Musing of Post Graduate Education

For those that want clinical issues solved and do not want philosophy please ignore this academic wandering. For those that love this educational journey and how it affects you and your patients here are some thoughts. Many of you have take countless courses and are the wiser, more excited on your skills and are working to make not only your practice better… but the field and indeed humanity better… albeit for different reasons. We are all thankful for the past and current leaders; daring enough, vision enough, commitment enough, and moral enough.

`The Possible’s slow fuse is lit by the Imagination’ , (Dickinson 1960:688± 689), but there are no single views of the possible, any more than there are ways of measuring what it signifies in anyone’ s imagination. Imagination summons up visions of a better state of things, an illumination of the deficiencies in existing situations, a connection to the education of feeling, and a part of intelligence. Mary Warnock (1978: 202± 203) evokes Derek Walcott’ s view of the enlargement of experience and the need for more than one horizon: The belief that there is more in our experience of the world than can possibly meet the unsuspecting eye, that our experience is significant for us and worth the attempt to understand it . . . this kind of belief may be referred to as the feeling of infinity. It is a sense that there is always more to experience and more in what we experience than we can predict. Without some such sense, even at the quite human level of there being something which deeply absorbs our interest, human life becomes perhaps not actually futile or pointless, but experienced as if it were. It becomes, that is to say, boring. In my opinion, it is the main purpose of education to give people the opportunity of not ever being, in this sense, bored; of not ever succumbing to a feeling of futility, or to the belief that they have come to the end of what is worth having.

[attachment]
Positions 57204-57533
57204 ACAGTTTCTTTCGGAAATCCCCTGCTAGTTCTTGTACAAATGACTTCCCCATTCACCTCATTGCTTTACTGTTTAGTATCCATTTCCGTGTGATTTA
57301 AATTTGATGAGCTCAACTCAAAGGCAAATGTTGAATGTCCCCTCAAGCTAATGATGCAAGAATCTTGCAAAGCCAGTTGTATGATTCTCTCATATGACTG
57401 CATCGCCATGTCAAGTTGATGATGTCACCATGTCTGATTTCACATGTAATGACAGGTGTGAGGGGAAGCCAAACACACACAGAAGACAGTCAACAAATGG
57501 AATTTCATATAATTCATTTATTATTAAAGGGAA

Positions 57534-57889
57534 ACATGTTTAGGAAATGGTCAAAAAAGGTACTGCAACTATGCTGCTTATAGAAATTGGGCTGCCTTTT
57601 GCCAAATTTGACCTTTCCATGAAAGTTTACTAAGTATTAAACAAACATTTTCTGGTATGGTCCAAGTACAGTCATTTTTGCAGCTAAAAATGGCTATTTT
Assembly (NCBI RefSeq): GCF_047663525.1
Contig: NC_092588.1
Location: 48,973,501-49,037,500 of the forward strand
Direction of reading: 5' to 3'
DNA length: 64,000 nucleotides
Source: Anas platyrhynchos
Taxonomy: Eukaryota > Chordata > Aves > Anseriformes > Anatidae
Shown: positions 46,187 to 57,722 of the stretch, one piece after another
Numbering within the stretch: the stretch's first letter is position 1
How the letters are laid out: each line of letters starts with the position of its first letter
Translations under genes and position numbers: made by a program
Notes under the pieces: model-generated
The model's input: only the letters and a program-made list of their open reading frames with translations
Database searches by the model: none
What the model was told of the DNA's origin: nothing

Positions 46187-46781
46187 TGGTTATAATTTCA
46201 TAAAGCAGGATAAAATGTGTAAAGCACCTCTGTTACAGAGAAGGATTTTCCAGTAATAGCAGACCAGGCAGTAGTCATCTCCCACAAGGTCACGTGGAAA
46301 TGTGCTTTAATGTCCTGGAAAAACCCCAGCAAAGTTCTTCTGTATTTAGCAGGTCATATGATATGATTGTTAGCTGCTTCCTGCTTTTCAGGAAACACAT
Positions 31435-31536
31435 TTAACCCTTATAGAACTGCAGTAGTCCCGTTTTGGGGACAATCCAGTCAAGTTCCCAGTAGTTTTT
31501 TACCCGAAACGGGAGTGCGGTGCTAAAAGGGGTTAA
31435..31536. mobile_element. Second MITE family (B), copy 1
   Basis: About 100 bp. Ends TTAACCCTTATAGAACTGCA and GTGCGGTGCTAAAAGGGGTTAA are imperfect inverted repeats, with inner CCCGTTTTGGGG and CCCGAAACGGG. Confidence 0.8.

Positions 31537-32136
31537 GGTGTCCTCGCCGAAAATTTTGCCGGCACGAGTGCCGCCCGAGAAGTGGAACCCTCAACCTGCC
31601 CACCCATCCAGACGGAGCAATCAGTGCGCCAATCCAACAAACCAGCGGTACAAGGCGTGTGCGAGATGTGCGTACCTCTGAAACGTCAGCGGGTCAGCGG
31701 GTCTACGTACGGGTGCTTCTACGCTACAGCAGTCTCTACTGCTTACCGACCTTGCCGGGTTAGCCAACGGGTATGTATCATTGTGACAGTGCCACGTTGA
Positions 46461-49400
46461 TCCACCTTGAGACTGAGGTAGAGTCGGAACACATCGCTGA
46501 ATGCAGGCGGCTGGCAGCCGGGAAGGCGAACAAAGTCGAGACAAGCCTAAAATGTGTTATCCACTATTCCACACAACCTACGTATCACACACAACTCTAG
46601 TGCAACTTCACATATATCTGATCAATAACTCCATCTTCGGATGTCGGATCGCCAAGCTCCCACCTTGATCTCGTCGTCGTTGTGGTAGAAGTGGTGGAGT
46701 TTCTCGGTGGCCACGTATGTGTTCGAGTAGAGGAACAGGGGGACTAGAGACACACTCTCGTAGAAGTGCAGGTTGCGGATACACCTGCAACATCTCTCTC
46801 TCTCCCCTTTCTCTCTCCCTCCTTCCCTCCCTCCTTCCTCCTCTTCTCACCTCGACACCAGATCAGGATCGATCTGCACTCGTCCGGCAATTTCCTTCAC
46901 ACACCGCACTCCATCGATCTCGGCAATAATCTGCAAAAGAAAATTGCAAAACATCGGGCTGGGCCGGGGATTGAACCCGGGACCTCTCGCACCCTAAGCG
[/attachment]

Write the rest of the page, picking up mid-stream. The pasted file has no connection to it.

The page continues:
http://coe.georgiasouthern.edu/foundations/edd/1.pdf

As Maxine Greene said… “I am what I am not yet,” said Maxine Greene on a snowy morning last winter about her retirement. Her existential theory of retirement is the same as the one she has maintained for her theory of her career: she is always in pursuit of herself.

My point is that education at any level provides your mind and so your body a needed nutrition. In fact more than a simple enjoyment of the process the act of knowing and understanding there is even more, is not futile, but actually liberating to the soul. It is expressly human. So yes, take that next class… give back and make your wisdom know. Interact and create new knowledge. The process of learning will always… “being on the way” and that the question is still not answered. I ,like Greene, “want students to love the question and the wonder and mystery of it.”

The butterfly counts not months but moments, and has time enough.
— ~Rabindranath Tagore
 
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